Bubs struggled with night terrors for 75% of his life from 18 months of age to around six years of age. Praise God that it wasn’t every night but it seemed to hit in groups. He would be released from the horror for a while and then suddenly they would appear for several nights in a row.
The KidsHealth.org website defines them this way:
A night terror is a sleep disruption that seems similar to a nightmare, but with a far more dramatic presentation.
A typical night terror started with him crying very loudly. He would not be awake but typically sat up in bed, sweating and thrashing around. As a parent, these were excruciating to watch because he was 100% inconsolable. My heart would beg God to allow me to hold him but I would surrender to the fact that most of the time touching him exasperated the issue.
Below are a few tips that we learned along the away.
1) Days filled with lots of activity and many people almost always led to a night terror. This was the same for late nights. Holidays promised rough nights. I could peg terrors on days where his senses were overstimulated. It made me seem like a tyrant but I kept a tight hand on very energetic days.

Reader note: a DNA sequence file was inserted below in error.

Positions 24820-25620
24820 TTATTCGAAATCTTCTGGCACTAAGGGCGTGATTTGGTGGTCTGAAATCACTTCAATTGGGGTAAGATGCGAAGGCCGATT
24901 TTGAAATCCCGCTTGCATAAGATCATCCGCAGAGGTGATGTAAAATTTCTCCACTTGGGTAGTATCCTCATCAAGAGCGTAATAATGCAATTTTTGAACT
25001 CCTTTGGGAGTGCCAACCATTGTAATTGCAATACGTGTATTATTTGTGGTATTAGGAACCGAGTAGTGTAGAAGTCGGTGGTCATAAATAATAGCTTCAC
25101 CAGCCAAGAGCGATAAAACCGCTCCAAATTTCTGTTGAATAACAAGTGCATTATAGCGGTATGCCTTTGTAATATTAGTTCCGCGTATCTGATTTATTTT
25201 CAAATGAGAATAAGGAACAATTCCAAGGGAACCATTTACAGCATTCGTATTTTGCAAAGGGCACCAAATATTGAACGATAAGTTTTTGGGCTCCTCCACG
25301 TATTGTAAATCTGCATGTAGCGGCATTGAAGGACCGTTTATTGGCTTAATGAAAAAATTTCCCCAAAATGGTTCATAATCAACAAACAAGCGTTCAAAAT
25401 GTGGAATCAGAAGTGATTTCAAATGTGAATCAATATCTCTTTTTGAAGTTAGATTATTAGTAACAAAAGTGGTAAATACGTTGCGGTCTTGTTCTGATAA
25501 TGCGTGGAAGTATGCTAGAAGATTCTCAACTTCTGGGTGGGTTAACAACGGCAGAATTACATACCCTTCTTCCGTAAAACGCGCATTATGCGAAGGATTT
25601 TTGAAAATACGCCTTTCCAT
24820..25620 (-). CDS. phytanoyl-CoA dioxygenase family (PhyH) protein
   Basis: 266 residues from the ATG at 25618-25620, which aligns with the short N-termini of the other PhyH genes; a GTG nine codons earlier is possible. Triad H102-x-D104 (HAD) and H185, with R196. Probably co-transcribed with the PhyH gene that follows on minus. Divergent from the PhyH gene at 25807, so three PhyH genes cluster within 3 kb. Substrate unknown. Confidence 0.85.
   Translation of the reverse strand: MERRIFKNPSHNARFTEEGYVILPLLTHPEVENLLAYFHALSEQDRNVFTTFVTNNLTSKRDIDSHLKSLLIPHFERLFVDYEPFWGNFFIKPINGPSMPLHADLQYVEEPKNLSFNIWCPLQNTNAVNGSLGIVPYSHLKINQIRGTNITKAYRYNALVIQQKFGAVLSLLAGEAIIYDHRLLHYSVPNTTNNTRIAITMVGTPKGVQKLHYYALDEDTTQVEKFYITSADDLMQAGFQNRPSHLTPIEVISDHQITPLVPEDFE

2) Typically, the night terrors occurred after Bubs had been in bed, asleep for about 2-3 hours. As a toddler the episodes were more sporadic and happened throughout the night.
3) For “less severe” terrors, we found that leaving him alone to work through it was the best. It was when we went in and tried to comfort him that they lasted longer and got more violent for him. Instead of touching or talking to him, we protecting him from hurting himself in anyway. (This is incredibly difficult for mommies and takes a lot of encouragement from daddies!)
4) On the extremely bad terrors, we forced Bubs to drink some milk, literally holding a cup to his mouth. It wasn’t pretty but once we got him to start drinking the milk it would cause him to immediately calm down and go back to sleep. I have heard rumor that there is some medical explanation to this but don’t know the validity.
5) The terrors that caused Bubs to sit up in his bed tended to be much worse than the ones where he continued to lay down. We attempted to get him to lay down as soon as possible.
6) Unlike with nightmares, children do not remember night terrors. Bubs never knew they occurred. I received much comfort knowing this.
7) Many times we have simply sang “Jesus Loves Me” and prayed over him as he worked through the unknown.
I won’t lie to you. I am very thankful that these days are in our rearview mirror. While they didn’t “hurt” Bubs, this mommas heart broke each time I heard that initial cry in the middle of the night. I can only pray that God will use our story to help others wade in the waters of night terrors.
If your child has night terrors, I’d love to hear what you have learned. If you know of someone plagued by this issue, please love on them by sharing these ideas.